How to Look 2000 Years Younger

For anyone who’s a fan of make-over programmes on TV (Ten Years Younger and such like I love to hate them, but they are compulsive viewing) there is also the chance to watch a Roman-style makeover with an archaeologist and specialist in ancient cosmetics, Sally Pointer. She will be using historically authentic products to see if she can transform one of the museum’s staff into a fashionable Roman lady. Nicky Hambleton-Jones eat your heart out. Sally, if you need any more models, I’ll happily offer myself to be transformed into a Roman lady for a day… maybe Galla Placidia or Livia?

Also on offer this bank holiday (1-3 May) is a display of birds of prey and a special themed Roman horse show. There will also be an opportunity to handle replica artefacts. Events will run each of the three days between 11am and 4 pm.

Entry to the Royal Armouries in Leeds will be free, but there are some small fees for each of the events. The timetable of events is listed below and for more information about the event click here, or visit the museum’s website.

The Leeds Royal Armouries takes an active role in the community and holds events like this one on a regular basis with the aim of educating people about the use of arms through the ages. They also work on knife and gun crime prevention and seek to provide a special insight into how and why people use weapons.

Timetable of Events

  • Roman Themed horseshow: Daily at 2pm, 2.50 adults, 1.50 con, approx 20 min – Tiltyard
  • Falconry: Daily at 12 noon, 1.50 adult, 1.00 con, approx 20 mins Tiltyard
  • Interpretations: Daily 11am-4pm, Free
  • Have a go sessions (Sword fighting): Daily 12.45, 3 per child, 12 children per session, 8years minimum or above 4 foot Dojo/Oriental Gallery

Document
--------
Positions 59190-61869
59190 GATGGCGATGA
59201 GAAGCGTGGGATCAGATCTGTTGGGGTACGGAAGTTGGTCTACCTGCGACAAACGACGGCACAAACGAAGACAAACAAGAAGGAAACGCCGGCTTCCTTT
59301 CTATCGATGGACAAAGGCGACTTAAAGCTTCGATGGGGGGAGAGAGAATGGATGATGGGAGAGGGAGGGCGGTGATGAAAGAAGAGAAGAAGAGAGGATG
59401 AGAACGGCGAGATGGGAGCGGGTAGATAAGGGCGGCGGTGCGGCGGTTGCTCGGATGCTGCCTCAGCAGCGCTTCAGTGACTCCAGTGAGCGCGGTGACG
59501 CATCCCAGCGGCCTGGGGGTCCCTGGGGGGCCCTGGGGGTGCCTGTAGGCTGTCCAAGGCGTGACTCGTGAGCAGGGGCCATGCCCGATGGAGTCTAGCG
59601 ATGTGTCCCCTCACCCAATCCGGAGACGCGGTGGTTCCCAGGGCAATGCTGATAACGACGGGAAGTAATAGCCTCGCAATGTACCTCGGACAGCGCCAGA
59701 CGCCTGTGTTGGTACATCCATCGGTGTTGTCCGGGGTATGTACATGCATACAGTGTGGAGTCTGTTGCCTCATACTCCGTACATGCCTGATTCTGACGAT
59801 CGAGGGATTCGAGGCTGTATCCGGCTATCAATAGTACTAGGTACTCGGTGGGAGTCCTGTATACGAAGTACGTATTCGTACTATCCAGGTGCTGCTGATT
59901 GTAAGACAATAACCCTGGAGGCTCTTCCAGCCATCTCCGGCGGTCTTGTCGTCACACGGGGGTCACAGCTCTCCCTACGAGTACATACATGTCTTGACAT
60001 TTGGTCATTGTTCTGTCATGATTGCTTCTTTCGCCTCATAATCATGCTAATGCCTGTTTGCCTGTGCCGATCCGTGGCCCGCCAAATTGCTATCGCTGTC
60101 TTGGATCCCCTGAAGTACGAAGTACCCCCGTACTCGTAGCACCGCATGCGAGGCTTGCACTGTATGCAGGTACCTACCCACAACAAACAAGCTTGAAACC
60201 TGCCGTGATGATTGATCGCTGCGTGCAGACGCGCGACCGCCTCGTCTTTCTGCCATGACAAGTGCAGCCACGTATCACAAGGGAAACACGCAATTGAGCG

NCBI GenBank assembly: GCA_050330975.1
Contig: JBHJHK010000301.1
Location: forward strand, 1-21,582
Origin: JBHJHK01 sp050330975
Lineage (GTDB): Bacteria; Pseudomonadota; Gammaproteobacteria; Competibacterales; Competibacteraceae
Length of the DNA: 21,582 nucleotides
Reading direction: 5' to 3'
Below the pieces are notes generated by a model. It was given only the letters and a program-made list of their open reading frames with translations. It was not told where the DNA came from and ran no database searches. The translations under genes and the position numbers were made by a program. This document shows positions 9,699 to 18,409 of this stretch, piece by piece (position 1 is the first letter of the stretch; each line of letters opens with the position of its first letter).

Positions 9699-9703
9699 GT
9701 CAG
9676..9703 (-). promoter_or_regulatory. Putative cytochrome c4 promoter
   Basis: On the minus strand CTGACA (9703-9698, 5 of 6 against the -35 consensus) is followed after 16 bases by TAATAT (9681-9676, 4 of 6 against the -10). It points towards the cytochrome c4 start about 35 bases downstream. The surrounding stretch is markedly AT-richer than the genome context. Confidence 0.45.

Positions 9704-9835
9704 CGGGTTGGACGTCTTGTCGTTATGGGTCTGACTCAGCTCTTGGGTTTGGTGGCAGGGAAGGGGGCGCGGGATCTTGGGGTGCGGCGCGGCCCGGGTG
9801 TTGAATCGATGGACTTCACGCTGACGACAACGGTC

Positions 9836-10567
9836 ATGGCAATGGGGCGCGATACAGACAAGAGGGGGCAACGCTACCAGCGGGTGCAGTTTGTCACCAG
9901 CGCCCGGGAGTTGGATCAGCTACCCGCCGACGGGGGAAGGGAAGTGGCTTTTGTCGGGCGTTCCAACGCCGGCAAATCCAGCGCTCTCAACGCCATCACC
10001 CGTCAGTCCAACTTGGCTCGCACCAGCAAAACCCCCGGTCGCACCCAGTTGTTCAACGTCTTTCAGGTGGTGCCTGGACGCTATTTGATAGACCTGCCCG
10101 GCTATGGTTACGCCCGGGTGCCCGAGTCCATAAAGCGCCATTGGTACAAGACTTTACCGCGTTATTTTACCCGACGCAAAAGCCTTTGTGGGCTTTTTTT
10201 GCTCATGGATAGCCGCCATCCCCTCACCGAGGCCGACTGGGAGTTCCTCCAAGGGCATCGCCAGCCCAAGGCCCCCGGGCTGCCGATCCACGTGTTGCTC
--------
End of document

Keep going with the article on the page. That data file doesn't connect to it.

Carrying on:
• Tours: Daily 11am, meet at Hall of Steel – Free
  • Arts & Crafts: Daily 11am 4pm, make Roman swords and helmets, 1 Oriental gallery (teahouse area).
  • Handling: Daily 12noon to 4pm, free Oriental Gallery Gallery
  • Roman Makeover: Join archaeologist and specialist in ancient cosmetics Sally Pointer as we transform a member of the Armouries staff from a 21st Century woman into a fashionable Roman using accurately reconstructed perfumes and cosmetics. Between the makeover sessions, look out for Sally in the war gallery and have a closer look at the equipment and ingredients found on the Roman dressing table. 12.45 & 3pm War Gallery (Fireplace)
  • Meet 4th Century Roman legionaries Stilicho and Quintus: A chance to handle replica Roman items and find out about what life was like on the northern frontier of the empire, 1,650 years ago 11am 4pm (Sat & Sun only) The Street

Bonhams Withdraws Roman Sculptures with Possible Medici Link from Auction

A collection of Roman sculptures that was due to be sold at Bonhams auction house in London yesterday has been withdrawn amid concerns that the statues may have originally been illegally excavated.